Russian Orthodox Church spokesman Vsevolod Chaplin refused to condemn the stunt, saying simply that “it was a little more aggressive than it needed to be” in a TV interview on local Dozhd channel.

In contrast, renowned biologist Aleksandr Markov, who witnessed the event first-hand, was scathing.

“They are pathetic. I think they were aiming to produce a symmetrical response to Pussy Riot, but with one difference – they are not likely to face any serious punishment from the state,” Markov wrote in his blog.

….The ideologue of the museum stunt, Dmitriy Enteo, became famous on the back of several stunts directed at Pussy Riot and their supporters, and has admitted that he consciously uses the same art performance aesthetic, but for opposite aims.

Over the past year, Enteo’s Orthodox Patrol or Inquisition, as he variously calls his band of active supporters, numbering several dozen, has accosted people on the streets wearing what they deemed to be inappropriate t-shirts, broke into an abortion clinic, interrupted a theater play sympathetic to Pussy Riot, and blockaded an art exhibition.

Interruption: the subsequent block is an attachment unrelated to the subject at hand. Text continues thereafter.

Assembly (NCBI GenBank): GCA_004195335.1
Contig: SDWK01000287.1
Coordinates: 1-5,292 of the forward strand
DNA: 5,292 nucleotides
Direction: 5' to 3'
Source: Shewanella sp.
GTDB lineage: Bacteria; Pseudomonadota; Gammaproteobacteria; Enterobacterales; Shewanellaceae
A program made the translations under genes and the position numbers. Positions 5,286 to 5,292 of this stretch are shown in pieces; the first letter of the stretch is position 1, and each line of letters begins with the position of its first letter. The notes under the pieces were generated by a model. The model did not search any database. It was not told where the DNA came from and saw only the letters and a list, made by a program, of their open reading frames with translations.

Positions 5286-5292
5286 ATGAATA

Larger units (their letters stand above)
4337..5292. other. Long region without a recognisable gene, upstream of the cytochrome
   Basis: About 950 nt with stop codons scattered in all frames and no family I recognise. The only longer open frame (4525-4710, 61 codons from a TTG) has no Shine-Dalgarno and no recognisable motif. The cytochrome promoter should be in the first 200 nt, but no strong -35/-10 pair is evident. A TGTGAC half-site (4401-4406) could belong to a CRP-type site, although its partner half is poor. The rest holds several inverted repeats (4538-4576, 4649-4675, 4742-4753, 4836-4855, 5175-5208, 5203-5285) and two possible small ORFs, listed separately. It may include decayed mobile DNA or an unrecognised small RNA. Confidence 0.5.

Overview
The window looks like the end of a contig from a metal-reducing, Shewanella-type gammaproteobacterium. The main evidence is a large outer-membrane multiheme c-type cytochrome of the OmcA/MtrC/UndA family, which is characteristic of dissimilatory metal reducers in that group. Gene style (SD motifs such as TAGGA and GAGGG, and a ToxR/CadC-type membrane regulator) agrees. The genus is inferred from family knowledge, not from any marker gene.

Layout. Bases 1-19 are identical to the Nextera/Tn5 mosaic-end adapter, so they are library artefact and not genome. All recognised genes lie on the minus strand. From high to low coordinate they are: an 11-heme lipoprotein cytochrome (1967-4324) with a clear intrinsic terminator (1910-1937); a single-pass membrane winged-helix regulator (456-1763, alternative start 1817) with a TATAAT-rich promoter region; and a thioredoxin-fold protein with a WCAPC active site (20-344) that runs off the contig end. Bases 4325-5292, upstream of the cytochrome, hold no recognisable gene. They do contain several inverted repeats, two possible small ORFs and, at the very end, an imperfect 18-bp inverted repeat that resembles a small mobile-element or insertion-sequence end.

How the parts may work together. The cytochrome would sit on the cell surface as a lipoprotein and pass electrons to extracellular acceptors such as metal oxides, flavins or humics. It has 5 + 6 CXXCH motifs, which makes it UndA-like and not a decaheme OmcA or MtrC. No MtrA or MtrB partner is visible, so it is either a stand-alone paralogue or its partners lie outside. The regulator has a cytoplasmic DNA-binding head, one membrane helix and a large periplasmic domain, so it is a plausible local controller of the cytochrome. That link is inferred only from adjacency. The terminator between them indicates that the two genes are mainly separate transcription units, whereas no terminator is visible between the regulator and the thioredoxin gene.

Like so many of such people, Enteo seems to have been on some sort of spiritual journey:

24 year-old Dmitriy Enteo’s (real name Tsorionov) path to salvation has not been straightforward. The son of a university professor, he was previously a Hindu, a Buddhist, and a devotee of trance music. The pseudonym Enteo was derived from entheogen, a member of a group of psychodelic plants, such as peyote, used by shamans.

But holy fools have their uses: